• Pyrolysis
    • Charcoal production
    • Briquetting and pelletizing
    • Modular systems
  • Biofuels for transportation
  • Bio-based products
  • Technology developments

7. Biomass usage and technologies

  • Biomass electricity and heat
    • Biomass heat
  • MSW (Municipal Solid Waste)
  • Landfill gas
    • Environment
    • Technology
    • Landfill gas market
  • Biogas
    • Biogas in the developing world
  • Biopower
    • Technology
    • Conventional steam cycle plant
    • Gasification and other advanced processes
    • Co-firing with fossil fuels
    • Advantages of co-firing
    • Disadvantages of co-firing

8. Biofuels

  • First generation biofuels
    • Ethanol (Bioethanol)
  • Energy Crops
  • Waste vegetable oil and tallow
  • Algae
    • Ethanol from macro algae and some microalgae
  • Cellulosic biofuels (lignocellulosic biofuels)
    • Biobutanol
  • Conversion process

9. Logistics

  • Freight
  • Barriers
  • Development

10. Competitiveness

Tables

  • Table 1: Production processes for first generation biofuels
  • Table 2: Emissions Lifecycle for each Feedstock
  • Table 3: How green are biofuels?
  • Table 4: Biomass resources
  • Table 5: Key figures and data for biomass-based technologies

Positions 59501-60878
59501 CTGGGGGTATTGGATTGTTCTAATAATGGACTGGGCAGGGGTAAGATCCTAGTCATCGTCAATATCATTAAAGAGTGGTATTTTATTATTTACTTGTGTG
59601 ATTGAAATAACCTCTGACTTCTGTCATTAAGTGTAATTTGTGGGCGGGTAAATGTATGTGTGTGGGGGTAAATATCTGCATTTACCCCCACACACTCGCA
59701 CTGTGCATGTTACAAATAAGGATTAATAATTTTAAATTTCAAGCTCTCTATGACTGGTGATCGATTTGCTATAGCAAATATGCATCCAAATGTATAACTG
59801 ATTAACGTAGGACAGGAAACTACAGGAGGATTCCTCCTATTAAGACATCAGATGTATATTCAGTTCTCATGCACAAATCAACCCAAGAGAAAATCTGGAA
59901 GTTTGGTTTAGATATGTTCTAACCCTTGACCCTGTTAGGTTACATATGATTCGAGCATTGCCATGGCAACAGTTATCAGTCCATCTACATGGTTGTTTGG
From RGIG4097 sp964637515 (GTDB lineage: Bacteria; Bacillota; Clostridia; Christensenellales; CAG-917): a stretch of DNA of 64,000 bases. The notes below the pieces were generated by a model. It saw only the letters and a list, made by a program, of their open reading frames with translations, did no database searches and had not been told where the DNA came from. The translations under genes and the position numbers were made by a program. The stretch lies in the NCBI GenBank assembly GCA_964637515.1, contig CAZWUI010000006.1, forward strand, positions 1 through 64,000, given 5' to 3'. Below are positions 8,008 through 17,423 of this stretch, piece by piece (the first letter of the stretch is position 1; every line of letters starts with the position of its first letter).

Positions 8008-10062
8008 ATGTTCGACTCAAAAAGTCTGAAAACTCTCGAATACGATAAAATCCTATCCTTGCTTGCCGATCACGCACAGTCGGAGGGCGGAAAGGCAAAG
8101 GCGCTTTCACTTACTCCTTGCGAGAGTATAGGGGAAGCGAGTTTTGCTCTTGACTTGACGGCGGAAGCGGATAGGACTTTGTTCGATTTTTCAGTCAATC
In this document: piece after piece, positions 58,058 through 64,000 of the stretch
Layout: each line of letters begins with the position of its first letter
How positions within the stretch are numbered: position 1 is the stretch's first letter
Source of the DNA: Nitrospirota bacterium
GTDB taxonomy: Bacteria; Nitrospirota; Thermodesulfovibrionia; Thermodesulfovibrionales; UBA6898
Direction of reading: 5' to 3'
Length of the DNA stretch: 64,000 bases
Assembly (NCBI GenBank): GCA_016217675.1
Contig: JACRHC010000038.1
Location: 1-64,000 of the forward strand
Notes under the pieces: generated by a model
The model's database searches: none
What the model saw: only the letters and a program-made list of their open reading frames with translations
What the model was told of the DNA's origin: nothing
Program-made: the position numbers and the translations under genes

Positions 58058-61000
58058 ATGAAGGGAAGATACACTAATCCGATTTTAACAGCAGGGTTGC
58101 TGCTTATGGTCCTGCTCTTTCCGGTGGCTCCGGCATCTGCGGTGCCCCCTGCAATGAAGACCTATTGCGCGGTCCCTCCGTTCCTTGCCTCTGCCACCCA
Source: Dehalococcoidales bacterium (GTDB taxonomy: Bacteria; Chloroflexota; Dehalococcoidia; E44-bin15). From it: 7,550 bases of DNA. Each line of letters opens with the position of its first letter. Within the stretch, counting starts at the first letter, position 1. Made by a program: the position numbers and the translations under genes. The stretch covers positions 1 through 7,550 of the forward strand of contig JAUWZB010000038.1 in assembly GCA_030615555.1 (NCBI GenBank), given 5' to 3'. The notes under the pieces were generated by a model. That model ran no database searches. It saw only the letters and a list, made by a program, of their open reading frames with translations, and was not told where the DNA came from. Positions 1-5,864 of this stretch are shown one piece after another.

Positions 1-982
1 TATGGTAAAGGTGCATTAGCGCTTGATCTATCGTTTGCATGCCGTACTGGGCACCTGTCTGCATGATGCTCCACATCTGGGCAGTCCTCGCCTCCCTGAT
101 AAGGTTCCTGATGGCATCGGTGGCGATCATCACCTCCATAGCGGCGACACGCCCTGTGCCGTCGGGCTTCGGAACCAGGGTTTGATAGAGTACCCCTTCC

• Table 6: Characteristics of coal-fired power plants
  • Table 7: Technology and risks involved for waste-to-energy plants
  • Table 8: Advantages and disadvantages of ethanol compared to gasoline
  • Table 9: Products from sugar cane production
  • Table 10: By-products from jatropha
  • Table 11: The advantages and disadvantages of jatropha
  • Table 12: Description of Conversion Pathway
  • Table 13: Main solid biomass traded in Europe
  • Table 14: Comparison of coal and wood pellets
  • Table 15: Estimated energy and fuel yields for different feedstocks

Figures

  • Figure 1: Greenhouse gas savings of biofuels by feedstock and country of origin, % - Biodiesel
  • Figure 2: Greenhouse gas savings of biofuels by feedstock and country of origin, % - Ethanol and Biogas
  • Figure 3: Future research challenges for assessing the environmental impacts of biofuels
  • Figure 4: Global average water footprint for ethanol feedstocks, m3/GJ
  • Figure 5: Global average water footprint for biodiesel feedstocks, m3/GJ
  • Figure 6: Regional level woody biomass potential
  • Figure 7: Estimated potential availability of bagasse, thousand tonnes
  • Figure 8: Co-firing options
  • Figure 9: Biomass resources and conversion routes to produce bioenergy
  • Figure 10: Jatropha Curcas
  • Figure 11: Salicornia (Salicornia Bigelovi)
  • Figure 12: Microalgae and macroalgae. Microalgae (left) Macroalgae (right)
  • Figure 13: Levelized cost of energy for transport fuels, US $ per litre
  • Figure 14: Conversion pathways to produce biofuels
  • Figure 15: Global view on future biomass harvesting potential
  • Figure 16: Trading of refired biomass fuels in Europe
  • Figure 17: Cost of electricity per unit output from a biomass plant
  • Figure 18: Power from field sourced biomass in Alberta
  • Figure 19: Cost of power from biogas plants
  • Figure 20: Future vision on global bioenergy